• Breeding Bird Point Counts, Marsh Playback Surveys and Eastern Whip-poor-will Autonomous Recording Units (early and late June 2022): Skilled observers will use three survey methods to identify birds, including marsh birds, breeding birds and the Eastern Whip-poor-will (a Species at Risk), by sight and sound. Species at Risk birds are those that are listed as endangered or special concern. Species at Risk birds in the study area include Olive-Sided Flycatcher and Common Nighthawk (bekshkew). Read the Discussion Guide and share your feedback.
  • Vegetation Program  (mid July 2022):  Vegetation plots will be set up to collect samples and record to verify mapping of vegetation information for the area. Learn more about vegetation in our video and Discussion Guide here.
  • Surface Water and Fish and Fish Habitat Program (mid June 2022): Field crews will collect information on surface water (e.g., lakes, rivers, streams) quantity and quality, sediment quality (e.g., sand, silt, clay) and benthic invertebrates (organisms that live at the bottom of lakes, rivers and streams). This work will be taking place at water crossings along both of the route alternatives being studied. Additional fishing effort and fish habitat information may also be collected in spring. Learn more about surface water and fish and fish habitat in our video and Discussion Guide here.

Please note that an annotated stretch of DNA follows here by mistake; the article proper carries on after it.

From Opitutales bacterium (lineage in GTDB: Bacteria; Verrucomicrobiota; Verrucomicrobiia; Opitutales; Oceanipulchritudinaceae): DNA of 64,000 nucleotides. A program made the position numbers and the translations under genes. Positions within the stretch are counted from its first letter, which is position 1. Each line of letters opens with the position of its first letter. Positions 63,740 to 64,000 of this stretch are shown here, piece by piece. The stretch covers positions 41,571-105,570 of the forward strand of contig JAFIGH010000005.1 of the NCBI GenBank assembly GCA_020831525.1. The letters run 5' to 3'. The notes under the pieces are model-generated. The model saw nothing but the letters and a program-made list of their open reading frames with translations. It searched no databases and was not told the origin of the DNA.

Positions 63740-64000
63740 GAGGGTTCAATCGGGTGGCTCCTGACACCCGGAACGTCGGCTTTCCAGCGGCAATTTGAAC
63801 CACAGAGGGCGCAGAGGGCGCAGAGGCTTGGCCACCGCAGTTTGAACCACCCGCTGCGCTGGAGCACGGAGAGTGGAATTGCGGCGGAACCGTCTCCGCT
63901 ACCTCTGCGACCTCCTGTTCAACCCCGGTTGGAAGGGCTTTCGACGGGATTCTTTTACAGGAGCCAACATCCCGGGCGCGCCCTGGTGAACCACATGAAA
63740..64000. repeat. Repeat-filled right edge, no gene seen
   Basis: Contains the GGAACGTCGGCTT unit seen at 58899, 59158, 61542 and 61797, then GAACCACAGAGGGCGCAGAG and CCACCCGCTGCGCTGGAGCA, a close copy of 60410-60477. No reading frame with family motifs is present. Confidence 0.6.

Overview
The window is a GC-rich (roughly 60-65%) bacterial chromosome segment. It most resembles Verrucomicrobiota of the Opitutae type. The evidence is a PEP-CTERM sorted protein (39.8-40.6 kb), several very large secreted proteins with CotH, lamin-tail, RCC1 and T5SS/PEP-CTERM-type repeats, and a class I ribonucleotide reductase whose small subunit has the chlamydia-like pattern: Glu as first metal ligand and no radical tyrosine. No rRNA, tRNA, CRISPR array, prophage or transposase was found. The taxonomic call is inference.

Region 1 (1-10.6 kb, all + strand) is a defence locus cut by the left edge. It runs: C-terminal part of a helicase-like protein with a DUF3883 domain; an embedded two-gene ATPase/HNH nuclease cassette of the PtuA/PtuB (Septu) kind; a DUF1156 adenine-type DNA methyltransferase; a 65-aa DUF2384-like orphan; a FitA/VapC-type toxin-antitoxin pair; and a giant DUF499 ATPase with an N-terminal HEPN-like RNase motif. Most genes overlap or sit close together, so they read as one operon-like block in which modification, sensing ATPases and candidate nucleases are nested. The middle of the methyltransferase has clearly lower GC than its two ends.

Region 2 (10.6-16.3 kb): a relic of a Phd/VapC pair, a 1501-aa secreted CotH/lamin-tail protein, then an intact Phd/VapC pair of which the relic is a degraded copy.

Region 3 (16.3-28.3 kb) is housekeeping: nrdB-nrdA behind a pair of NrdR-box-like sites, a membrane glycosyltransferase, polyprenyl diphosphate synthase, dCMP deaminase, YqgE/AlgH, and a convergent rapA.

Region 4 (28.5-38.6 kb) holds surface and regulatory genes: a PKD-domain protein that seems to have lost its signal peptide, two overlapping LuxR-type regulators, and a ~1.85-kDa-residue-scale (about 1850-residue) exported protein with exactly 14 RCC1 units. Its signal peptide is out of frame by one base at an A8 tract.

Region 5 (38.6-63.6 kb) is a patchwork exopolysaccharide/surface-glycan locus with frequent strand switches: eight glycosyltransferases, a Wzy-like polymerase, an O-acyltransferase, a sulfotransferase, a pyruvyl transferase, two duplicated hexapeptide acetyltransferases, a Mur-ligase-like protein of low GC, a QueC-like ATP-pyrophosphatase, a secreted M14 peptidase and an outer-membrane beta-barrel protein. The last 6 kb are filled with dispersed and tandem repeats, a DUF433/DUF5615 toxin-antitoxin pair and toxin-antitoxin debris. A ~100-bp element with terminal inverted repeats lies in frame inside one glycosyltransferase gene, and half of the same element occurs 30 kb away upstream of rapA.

• Air Monitoring Program (late Spring / early Summer 2022): Following data collection of current air quality over one year, the air monitoring program will be wrapping up with technicians decommissioning and removing air monitor equipment in MFFN.
  • Groundwater and Geochemistry Program (September to December 2022): Installation of monitoring wells to assess groundwater fluctuations, seasonal changes in water quality and develop an understanding of current conditions. Water, soil, and bedrock samples will also be collected to understand key rock and groundwater conditions. This program will continue into 2023. Learn more about groundwater and geochemistry in our video and Discussion Guide here.

Our website is updated regularly with Field Notices that you can view at your convenience.

The Early Spring Field Notice distributed on April 29, 2022 can be viewed here.

*Timelines and programs are approximate and may shift; we will provide updates as required

If you have any questions, comments or feedback on the planned studies, we would like to hear from you (contact information below).

Please contact us at any time with questions or comments, or to schedule a meeting. Meetings can be arranged in-person in any community (adhering to health and safety protocols as required), in the Thunder Bay area, or remotely. We want to hear what you have to say.

Questions or comments?

Questions or comments? Contact us at 1-800-764-9114 or